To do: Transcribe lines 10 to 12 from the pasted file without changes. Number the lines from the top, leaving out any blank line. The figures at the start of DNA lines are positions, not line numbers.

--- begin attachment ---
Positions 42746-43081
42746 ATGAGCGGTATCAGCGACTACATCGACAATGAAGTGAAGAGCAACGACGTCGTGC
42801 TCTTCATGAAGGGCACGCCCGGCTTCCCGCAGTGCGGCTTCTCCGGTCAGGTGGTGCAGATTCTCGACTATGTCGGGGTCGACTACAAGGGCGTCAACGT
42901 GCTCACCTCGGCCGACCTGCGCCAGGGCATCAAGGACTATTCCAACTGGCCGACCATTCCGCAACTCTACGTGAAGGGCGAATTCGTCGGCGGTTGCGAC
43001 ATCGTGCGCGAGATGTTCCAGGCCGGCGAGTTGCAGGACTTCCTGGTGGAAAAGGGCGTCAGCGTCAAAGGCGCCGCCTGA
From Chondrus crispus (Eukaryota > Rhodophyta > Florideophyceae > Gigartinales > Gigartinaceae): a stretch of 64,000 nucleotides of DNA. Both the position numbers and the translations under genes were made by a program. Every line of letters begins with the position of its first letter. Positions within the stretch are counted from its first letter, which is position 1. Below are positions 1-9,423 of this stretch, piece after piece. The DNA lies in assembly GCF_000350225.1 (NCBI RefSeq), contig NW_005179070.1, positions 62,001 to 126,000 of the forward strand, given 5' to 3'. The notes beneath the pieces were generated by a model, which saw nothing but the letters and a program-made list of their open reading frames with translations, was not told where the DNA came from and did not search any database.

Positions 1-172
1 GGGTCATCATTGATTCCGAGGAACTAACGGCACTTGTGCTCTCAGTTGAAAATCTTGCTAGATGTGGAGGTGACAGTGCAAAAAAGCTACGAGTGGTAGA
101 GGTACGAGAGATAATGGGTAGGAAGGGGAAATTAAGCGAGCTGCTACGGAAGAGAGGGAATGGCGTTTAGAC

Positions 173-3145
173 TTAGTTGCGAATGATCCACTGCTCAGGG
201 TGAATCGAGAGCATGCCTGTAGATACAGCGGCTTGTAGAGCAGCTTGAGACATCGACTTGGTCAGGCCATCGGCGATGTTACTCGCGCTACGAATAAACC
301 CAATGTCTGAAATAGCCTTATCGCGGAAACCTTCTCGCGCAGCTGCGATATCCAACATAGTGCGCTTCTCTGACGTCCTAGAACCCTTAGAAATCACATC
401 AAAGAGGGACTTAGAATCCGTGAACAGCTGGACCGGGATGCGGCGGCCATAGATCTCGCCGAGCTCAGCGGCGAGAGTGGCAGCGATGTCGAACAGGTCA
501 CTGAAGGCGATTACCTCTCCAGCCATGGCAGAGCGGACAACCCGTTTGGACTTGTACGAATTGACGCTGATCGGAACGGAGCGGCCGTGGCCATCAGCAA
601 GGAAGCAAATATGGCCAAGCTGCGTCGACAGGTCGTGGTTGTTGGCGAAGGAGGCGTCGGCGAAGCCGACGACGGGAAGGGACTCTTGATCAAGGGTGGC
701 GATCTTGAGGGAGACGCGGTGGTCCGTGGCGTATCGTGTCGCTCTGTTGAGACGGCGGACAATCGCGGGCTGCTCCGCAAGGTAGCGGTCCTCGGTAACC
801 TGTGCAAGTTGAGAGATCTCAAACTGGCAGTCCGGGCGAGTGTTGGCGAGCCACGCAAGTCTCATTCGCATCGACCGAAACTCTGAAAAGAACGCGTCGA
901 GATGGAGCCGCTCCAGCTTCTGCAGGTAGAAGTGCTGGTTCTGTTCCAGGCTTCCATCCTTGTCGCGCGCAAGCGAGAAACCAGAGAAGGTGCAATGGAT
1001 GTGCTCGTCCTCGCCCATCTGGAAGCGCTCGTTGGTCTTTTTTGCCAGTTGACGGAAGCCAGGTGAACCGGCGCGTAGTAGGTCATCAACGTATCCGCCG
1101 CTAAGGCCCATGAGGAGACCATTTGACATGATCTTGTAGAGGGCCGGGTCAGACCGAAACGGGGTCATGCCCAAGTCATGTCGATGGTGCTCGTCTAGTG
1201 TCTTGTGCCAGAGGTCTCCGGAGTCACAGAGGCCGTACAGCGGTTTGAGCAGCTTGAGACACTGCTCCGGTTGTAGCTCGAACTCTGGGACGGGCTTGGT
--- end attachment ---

Positions 173-3145
173 TTAGTTGCGAATGATCCACTGCTCAGGG
201 TGAATCGAGAGCATGCCTGTAGATACAGCGGCTTGTAGAGCAGCTTGAGACATCGACTTGGTCAGGCCATCGGCGATGTTACTCGCGCTACGAATAAACC